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In the rural areas of the West, an outbreak of bark beetles has left forests full of dead and dying trees. The worry is that those trees could pose potential for major wildfires. At the same time, those dying trees are providing inspiration to some rural energy entrepreneurs. From Aspen Public Radio, Kirk Siegler reports.

KIRK SIEGLER: Where others see blight in the mountains above Walden, Colorado, Joe Pennington(ph) sees opportunity.

Mr. JOE PENNINGTON (Saw Mill Owner): Wow. We're making good of a resource that would go to waste.

SIEGLER: The hills surrounding this small town are brown and full of dead trees. And while the mountains may not look as scenic as they once did, the surplus of dead wood is helping kick start a long-dormant timber economy. Pennington was able to open this small saw mill because of it.

Until ten years ago when Walden's largest employer, the Louisiana Pacific Lumber Mill, shut down, timber was this area's main economy.

Mr. PENNINGTON: Well, there used to be a saw mill, when I was growing up, in every town in Colorado that was in the mountains. Now we are the largest saw mill north of I-70. That's pretty shameful.

SIEGLER: Pennington says he doubts the industry will ever fully rebound. That's why he's looking to new technologies that could make his business more sustainable. Pennington's mill is saving the scraps from wood that's cut here. If all goes as planned, they'll be fed into a generator, burned and liquefied in a gas to make electricity. It's a technology known as woody biomass.

Mr. PENNINGTON: We have a potential of making enough electricity to run actually all of Jackson County and the saw mill and all. So the community's excited and rightfully should be. Maybe a window that something can happen.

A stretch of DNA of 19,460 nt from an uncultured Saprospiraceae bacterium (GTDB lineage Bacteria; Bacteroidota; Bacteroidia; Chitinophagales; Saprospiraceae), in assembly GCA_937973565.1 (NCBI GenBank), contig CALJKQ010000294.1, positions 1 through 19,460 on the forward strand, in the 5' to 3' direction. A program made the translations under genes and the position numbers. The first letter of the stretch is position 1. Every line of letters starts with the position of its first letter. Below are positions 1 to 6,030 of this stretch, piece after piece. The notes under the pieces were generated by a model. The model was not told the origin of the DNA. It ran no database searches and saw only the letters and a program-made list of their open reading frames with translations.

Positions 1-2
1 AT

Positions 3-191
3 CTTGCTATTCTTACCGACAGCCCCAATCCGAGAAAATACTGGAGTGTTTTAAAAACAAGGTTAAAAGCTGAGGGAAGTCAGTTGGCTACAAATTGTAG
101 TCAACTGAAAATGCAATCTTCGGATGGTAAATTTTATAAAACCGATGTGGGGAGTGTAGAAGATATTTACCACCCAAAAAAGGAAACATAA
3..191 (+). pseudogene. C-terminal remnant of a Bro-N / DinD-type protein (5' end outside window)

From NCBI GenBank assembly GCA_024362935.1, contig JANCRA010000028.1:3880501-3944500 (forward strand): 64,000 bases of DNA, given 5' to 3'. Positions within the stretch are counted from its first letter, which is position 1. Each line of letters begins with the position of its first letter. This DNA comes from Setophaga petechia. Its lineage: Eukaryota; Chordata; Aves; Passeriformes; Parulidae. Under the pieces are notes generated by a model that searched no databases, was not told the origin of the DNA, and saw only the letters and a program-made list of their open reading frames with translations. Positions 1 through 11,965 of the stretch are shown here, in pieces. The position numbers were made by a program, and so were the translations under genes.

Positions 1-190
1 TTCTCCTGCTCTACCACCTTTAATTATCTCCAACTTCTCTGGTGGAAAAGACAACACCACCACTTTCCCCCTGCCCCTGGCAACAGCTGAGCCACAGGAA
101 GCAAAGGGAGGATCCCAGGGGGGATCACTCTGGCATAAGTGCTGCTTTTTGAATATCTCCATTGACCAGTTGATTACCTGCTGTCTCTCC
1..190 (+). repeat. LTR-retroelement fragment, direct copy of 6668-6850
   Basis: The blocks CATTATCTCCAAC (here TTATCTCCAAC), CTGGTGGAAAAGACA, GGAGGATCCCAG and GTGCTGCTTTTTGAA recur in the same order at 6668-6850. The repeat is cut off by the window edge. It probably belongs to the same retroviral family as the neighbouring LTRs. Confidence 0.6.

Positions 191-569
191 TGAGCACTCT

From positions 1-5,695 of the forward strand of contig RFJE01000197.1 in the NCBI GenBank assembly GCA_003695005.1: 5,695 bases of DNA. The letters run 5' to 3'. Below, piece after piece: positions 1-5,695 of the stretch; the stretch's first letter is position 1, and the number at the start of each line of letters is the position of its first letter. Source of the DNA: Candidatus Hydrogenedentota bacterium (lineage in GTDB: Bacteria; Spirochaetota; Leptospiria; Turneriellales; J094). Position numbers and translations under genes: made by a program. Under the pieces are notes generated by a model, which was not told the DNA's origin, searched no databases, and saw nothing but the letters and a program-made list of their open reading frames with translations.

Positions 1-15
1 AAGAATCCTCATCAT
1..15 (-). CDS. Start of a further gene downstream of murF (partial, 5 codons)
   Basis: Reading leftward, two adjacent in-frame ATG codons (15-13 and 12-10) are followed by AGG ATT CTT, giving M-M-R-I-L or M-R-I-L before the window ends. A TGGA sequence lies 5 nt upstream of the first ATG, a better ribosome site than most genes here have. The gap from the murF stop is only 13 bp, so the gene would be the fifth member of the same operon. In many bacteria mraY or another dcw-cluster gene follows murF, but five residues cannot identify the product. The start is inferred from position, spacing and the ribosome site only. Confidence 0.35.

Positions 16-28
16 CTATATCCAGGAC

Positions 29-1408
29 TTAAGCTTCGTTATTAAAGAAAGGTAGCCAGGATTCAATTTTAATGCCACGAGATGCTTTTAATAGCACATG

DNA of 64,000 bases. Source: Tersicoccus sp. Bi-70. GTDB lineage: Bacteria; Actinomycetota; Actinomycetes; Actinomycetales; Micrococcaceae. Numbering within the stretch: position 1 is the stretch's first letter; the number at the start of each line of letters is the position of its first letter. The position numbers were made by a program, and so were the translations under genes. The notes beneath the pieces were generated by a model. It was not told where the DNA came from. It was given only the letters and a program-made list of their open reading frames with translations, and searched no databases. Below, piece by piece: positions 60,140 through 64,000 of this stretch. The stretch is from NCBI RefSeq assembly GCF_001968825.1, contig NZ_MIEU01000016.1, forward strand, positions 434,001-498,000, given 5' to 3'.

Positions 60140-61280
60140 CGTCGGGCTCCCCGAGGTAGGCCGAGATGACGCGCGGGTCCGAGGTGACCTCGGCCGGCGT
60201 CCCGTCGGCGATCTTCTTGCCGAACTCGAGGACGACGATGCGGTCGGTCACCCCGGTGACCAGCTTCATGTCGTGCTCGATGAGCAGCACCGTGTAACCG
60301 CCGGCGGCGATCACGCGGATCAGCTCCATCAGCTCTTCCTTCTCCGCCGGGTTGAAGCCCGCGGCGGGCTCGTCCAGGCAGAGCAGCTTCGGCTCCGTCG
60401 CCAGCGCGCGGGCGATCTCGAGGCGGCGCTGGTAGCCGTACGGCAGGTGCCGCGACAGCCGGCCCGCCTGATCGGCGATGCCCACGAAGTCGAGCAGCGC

SIEGLER: Actually something already is happening. One of the biomass industry's earliest promoters is just down the street teaching at the local high school.

Mr. PHIL ANDERSON (Shop Teacher): What we're doing here is taking wood chips off of the pine beetle kill that we have here…

SIEGLER: Shop teacher Phil Anderson got a grant to install this, one of the country's first woody biomass generators, three years ago. Today this machine powers the building that houses it and a nearby greenhouse.

Mr. ANDERSON: I think the kids today need to know alternative energy and how to use it. And this is the perfect opportunity for kids to learn how to operate or manage a machine like this. And the industry's is going to get bigger and bigger.

SIEGLER: The industry is growing but not as fast as Anderson and others would like it to. In many western towns there's no longer a viable timber industry nearby, and shipping the biomass to plants hundreds of miles away isn't economical. Of the 17 biomass power plants that are in operation in the U.S. today, most are located in towns near forest restoration projects, and like Walden, still have the remnants of a timber economy.

But Walden faces a different challenge: its woody biomass plant would be in competition with the town itself, which happens to own its own natural gas utility.

DEBBIE WILSON (Town Trustee, Walden, Colorado): It would be great if biomass worked in this community, but at what price?

SIEGLER: That's Town Trustee Debbie Wilson inside the River Rock Café. She says she's worried that if people start signing on to biomass - and she thinks they will - they'll drop off the gas utility, and prices for its remaining customers will soar. Those concerns caused the biomass plants' promoters to scale back from their original proposal to power the entire county. Now they hope to power the saw mill and some buildings and kick the excess electricity back onto the grid.

For NPR News, I'm Kirk Siegler.

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